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Ben JolleyVFL champion Ben Jolley admits he was surprised to be cut by Williamstown

Reported by Paul Amy for the Caulfield Glen Eira Leader

 Sam Wharton, Port Melbourne FC

Ben Jolley at Port Melbourne’s first training session for 2019. Pic: Sam Wharton, Port Melbourne FC

VFL champion Ben Jolley admits he was surprised to be cut by Williamstown

Williamstown heaped hurrahs on Ben Jolley when he left the club in December.

He deserved every one of them.

The right-footer played a record 217 matches for the Towners, won four best and fairests, was captain from 2012-17 (including the 2015 premiership team) and received the Ron James Memorial Trophy nine times.

Voted on by players, the trophy recognises “respect, professionalism and sacrifices a player makes for the team’’.

There is more: seven VFL team-of-the-year selections as a Seagull, life membership of Willy and the VFL, and a state representative.

He was being described as a champion of the league a long time ago.

Ben Jolley is given a ride off the ground after playing his 200th VFL match.

But the Williamstown statement confirming Jolley’s departure contained a telling line. It said he was retiring as a “Williamstown Football Club player’’. He wasn’t retiring as a player.

It’s never easy for clubs to part ways with their greats. Not mentioned in the press release was the fact that the Towners had decided they wouldn’t give Jolley a contract for 2019.

He was keen to play on and told them so. But coach Andy Collins made the difficult call to leave his premiership skipper off the list.

“Yeah, that’s right, I had every intention of playing VFL football at Williamstown in 2019,’’ Jolley told Leader on Thursday.

“They said thanks but no thanks, it’s time to move on.’’

Jolley played 16 games in 2018 but had been left out of the team in the early rounds. Asked to play more of an outside role, his performances were steady — he was named in the best three times. But at season’s end Collins judged that at 32 his midfielder’s deeds were done and his race was run.

Jolley disagreed with the decision but understood Collins’s right to make it.

“It was a little bit of a surprise but a football club is always bigger than an individual,’’ he said.

“You can do nothing but cop it on the chin. If you still want to play, the ball’s in your court’’.

Ben Jolley and Andy Collins raise the 2015 premiership cup.

A handful of other clubs made contact when it became known Jolley wanted to stay in the VFL. Coburg was particularly keen to use his experience.

But just before Christmas he signed at Port Melbourne, adding a few cracks of pepper to the fierce rivalry between the Borough and Willy.

 

The clubs kick off the 2019 season with a Round 1 clash under lights at Point Gellibrand and the sight of a Williamstown champion in a Port Melbourne jumper won’t exactly have the Willy faithful turning cartwheels.

He slipped on the Borough strip last Monday night when the club resumed training in the new year. Jolley finished third in the 2km time trial.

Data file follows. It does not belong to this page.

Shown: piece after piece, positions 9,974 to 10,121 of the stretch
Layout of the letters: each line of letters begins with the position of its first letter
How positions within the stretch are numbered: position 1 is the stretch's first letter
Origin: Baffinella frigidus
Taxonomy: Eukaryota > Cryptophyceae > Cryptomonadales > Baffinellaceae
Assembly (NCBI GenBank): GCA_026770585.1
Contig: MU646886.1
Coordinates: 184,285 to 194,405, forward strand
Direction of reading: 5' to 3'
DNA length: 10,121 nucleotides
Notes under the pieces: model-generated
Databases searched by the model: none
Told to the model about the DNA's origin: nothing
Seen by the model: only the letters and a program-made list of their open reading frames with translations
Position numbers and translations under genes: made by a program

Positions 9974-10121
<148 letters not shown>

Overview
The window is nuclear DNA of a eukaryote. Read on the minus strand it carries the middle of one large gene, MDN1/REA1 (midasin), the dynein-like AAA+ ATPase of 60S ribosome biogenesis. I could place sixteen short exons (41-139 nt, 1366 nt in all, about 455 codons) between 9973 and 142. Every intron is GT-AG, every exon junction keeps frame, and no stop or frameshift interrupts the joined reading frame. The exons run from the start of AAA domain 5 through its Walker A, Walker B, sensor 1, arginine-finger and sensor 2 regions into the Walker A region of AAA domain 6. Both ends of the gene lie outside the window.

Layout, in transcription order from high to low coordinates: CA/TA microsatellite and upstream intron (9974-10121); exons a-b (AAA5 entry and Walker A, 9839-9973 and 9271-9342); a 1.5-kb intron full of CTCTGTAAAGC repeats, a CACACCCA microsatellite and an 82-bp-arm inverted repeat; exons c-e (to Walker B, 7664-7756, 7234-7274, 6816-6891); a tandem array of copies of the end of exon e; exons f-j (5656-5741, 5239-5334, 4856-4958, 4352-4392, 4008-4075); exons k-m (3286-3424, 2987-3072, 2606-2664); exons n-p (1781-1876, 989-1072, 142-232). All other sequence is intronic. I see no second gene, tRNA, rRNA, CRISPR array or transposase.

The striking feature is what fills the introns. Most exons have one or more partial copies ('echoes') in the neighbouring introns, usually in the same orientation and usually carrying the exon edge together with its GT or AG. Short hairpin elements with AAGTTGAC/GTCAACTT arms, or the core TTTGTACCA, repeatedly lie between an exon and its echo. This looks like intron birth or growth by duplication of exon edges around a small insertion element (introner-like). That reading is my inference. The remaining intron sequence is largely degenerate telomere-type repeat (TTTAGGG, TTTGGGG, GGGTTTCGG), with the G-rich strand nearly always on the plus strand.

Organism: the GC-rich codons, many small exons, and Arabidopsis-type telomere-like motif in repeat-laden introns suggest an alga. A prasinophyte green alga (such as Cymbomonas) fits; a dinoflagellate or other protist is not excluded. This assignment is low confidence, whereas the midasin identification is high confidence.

“It felt pretty good,’’ he said of wearing Port colours.

“Different for me, no doubt, but it’s been pretty seamless so far. I really can’t recall being as excited about a season of football as I am now,’’ he said.

Jolley said that as he weighed up his future, he often heard the words “you’re a long time retired’’.

He said he was fresh physically and mentally and believed he could still play good senior football.

Williamstown leaders like Trevor Monti and Ian Rickman encouraged him to go elsewhere if he wished.

Ben Jolley the Bomber, sharing a laugh with Matthew Lloyd.

Port Melbourne coach Gary Ayres has long been a Jolley fan. They go back to Essendon, when Ayres was an assistant coach to Kevin Sheedy and Jolley was a young Dons hopeful recruited from Calder Cannons. He managed four AFL matches.

Ayres noticed his “preparation and professionalism’’ and desire to improve. And since 2008 when he joined Port he’s watched Jolley forge his reputation as a champion of state league football.

“In the end it was an easy decision (to recruit him),’’ Ayres said.

“Knowing what he could bring to the table — what, 269 VFL games? — and the fact that we’d lost quite a lot experience since the (2017) premiership, we were genuinely delighted when he chose to come to us.

“We see him as a huge acquisition. We know that at this level you need to have that balance of enthusiasm and youth but also too experience, because we know what experienced players can do in the heat of battle and Ben has done it so many times over the years, particularly in that heavy congestion.

“He’ll also be an unbelievable role model here. If our young guys think they know a little bit how to train and being professional and trying to get the best out of themselves, they’ll find out a lot more just by watching him first-hand.’’

Ayres senses a “steely resolve’’ and “great hunger’’ in Jolley, who turns 33 in February and is embarking on his 13th year as a VFL player.

“Put it this way mate, everything tells me he’s not here to make up the numbers,’’ he said.